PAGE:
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How To Make The Forbes 400

How To Make The Forbes 400

On another fateful car ride to my son’s elementary school, we were listening to Bloomberg Radio, and they started discussing the Forbes list of The Richest Americans. My son asked me, “How did Bill Gates get so rich?”

I told him that Gates had started a company in his garage that grew and grew until it was so large that they decided to “take it public,” meaning that they allowed anyone to buy a “piece” of the company. When they did this, Gates still owned a large portion of the company, and everyone buying their small portions of the company caused his larger portion to increase in value. It increased so much, in fact, that he became the richest man in America (and remains at the top of the list with an estimated net worth of $80 billion).

“Oh, okay. Well who is the second richest person in America?”

“That’s Warren Buffet.”

“How did he get rich?”

Then we got to break down Buffett’s journey to wealth. I told my son how Buffett made his fortune by buying up large portions of companies like the one Bill Gates started.

“Who is the third richest person in America?” 

Finally, I just pulled up the Forbes list of the richest Americans on my iPhone, and I had my son read it to me.

I noticed while we looked over this list that many of the people in America who made this list had built their wealth by participating in the stock market. Most had either started companies, bought companies or were the children of people that had started a business that went public, like Wal-Mart or Campbell’s Soup.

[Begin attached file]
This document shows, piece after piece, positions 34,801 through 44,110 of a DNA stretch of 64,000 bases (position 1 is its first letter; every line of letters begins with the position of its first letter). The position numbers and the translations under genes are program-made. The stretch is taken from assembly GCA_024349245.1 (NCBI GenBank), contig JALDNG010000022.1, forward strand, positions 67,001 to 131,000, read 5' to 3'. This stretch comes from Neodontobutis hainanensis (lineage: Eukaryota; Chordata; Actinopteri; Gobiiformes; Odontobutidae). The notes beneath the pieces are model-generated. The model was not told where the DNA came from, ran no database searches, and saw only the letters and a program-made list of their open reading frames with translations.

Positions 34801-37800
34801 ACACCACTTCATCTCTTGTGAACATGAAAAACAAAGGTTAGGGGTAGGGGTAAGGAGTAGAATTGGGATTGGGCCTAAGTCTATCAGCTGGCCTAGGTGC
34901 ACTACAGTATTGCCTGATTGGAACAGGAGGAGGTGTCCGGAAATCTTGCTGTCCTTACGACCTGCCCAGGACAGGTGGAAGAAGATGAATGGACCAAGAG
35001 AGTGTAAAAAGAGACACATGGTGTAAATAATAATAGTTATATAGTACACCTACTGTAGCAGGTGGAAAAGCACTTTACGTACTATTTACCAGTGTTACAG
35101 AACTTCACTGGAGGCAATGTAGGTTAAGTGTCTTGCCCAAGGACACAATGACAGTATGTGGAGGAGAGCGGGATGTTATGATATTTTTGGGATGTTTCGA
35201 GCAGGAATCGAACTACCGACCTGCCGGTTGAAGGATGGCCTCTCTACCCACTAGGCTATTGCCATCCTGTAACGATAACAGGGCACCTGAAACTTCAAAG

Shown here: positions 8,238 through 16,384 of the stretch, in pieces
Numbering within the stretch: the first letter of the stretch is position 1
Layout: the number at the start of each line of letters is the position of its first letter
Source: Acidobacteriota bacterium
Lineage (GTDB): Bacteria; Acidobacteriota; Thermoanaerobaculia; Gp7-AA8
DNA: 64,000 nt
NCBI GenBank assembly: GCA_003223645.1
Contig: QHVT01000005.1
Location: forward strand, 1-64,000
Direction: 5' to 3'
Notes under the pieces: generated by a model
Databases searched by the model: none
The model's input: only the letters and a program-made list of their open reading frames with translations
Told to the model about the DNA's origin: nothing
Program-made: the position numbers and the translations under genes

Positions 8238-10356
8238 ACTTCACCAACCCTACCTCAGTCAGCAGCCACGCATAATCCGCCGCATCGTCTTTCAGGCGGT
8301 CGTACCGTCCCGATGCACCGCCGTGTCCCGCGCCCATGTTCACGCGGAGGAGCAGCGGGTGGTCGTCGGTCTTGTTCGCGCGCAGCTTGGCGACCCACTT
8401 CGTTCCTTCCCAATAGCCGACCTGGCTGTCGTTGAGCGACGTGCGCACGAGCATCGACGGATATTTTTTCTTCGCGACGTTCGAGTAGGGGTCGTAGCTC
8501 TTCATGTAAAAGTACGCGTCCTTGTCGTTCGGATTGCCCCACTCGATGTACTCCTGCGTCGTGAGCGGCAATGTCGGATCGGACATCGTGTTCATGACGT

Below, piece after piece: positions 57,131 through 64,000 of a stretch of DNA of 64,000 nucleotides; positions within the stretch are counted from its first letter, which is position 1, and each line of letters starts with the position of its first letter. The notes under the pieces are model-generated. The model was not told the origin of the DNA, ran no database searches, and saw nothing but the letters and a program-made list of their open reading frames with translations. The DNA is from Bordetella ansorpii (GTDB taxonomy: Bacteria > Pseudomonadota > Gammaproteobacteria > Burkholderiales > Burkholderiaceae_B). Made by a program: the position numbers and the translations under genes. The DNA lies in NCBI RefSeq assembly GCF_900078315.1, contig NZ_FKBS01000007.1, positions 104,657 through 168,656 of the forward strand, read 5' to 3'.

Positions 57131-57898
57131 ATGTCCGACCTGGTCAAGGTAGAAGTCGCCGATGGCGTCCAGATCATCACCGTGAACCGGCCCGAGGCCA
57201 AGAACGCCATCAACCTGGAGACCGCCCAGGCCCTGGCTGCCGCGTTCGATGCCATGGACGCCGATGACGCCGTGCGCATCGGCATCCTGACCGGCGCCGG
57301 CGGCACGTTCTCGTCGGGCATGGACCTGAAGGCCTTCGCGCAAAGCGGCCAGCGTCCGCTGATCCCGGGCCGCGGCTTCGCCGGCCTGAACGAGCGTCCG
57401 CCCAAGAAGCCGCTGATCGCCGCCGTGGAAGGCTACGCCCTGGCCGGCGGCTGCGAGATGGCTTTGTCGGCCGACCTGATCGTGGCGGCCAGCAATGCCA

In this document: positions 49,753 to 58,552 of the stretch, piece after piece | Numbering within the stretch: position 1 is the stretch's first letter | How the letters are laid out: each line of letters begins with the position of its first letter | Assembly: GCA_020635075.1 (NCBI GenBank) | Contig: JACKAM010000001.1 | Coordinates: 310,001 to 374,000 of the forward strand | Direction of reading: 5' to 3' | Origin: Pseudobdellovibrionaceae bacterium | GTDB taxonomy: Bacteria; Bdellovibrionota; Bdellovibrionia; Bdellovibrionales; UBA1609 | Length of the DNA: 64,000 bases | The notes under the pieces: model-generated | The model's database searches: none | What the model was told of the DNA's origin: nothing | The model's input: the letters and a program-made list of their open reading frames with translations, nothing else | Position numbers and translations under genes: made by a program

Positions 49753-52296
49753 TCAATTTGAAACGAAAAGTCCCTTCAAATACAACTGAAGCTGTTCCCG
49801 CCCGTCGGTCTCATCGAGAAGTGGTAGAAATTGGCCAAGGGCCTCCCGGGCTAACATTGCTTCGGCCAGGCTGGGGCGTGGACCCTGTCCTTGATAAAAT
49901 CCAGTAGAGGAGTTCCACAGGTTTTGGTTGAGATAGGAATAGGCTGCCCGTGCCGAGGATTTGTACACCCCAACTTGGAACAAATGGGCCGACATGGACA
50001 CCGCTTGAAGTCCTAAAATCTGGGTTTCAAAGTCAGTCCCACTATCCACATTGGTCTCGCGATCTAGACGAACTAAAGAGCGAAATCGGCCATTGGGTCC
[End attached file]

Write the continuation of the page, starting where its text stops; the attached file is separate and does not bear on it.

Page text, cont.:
When I told my son this, he asked, “Why don’t you put your company in the stock market?”

I smiled and said, “That’s called an IPO. You have to reach a certain size to be able to do that.”

Using Siri, I then pulled up the stock prices of some well-known Atlanta companies. I explained that these prices reflect the cost to buy one share of each business, Coke, Home Depot, Delta, etc.  I explained that they’re called public shares because anyone can buy them and own a piece of that business.

The point in buying into these companies, becoming an investor, is a way to participate in the company’s future growth. So if you can accumulate enough shares in the right companies or the market in general, and hold those shares for long enough, someday the value can be powerful enough to allow you to “retire early” or maybe even hit the Forbes 400 list.

“You know you don’t have to take a company public or own thousands of shares in a company to make money in the stock market, though,” I said. “You can start with a small amount of money, and that’s what my company Wela tries to people do every day.”

This conversation stuck with me for the rest of the day as I thought about how much of an impact the stock market has had in many people’s lives. I love the fact that the same system that made Bill Gates and Warren Buffett billions of dollars can also help anyone in the world grow their net worth.

With so many options now in the financial industry, it’s easier than ever for people to take advantage of this system. If you’re looking to get started, I would suggest looking at some of my past articles here, and even visiting my company’s website www.yourwela.com if you’re looking to get started investing.

God bless kids for asking important questions.

 

Read the original article here.  


 

What Warren Buffett Knows That You Don’t

The other morning I was listening to Bloomberg as I was taking my second grader, to school. On the radio they were discussing the Japanese journalist that was recently killed by ISIS. Then they moved into the Eric Garner case, talking about how he had died being apprehended by police.

My son then piped up from the backseat and asked me, “Dad, why do so many people die every day?”

I answered, “Lots of people die every day, but even more people are born.”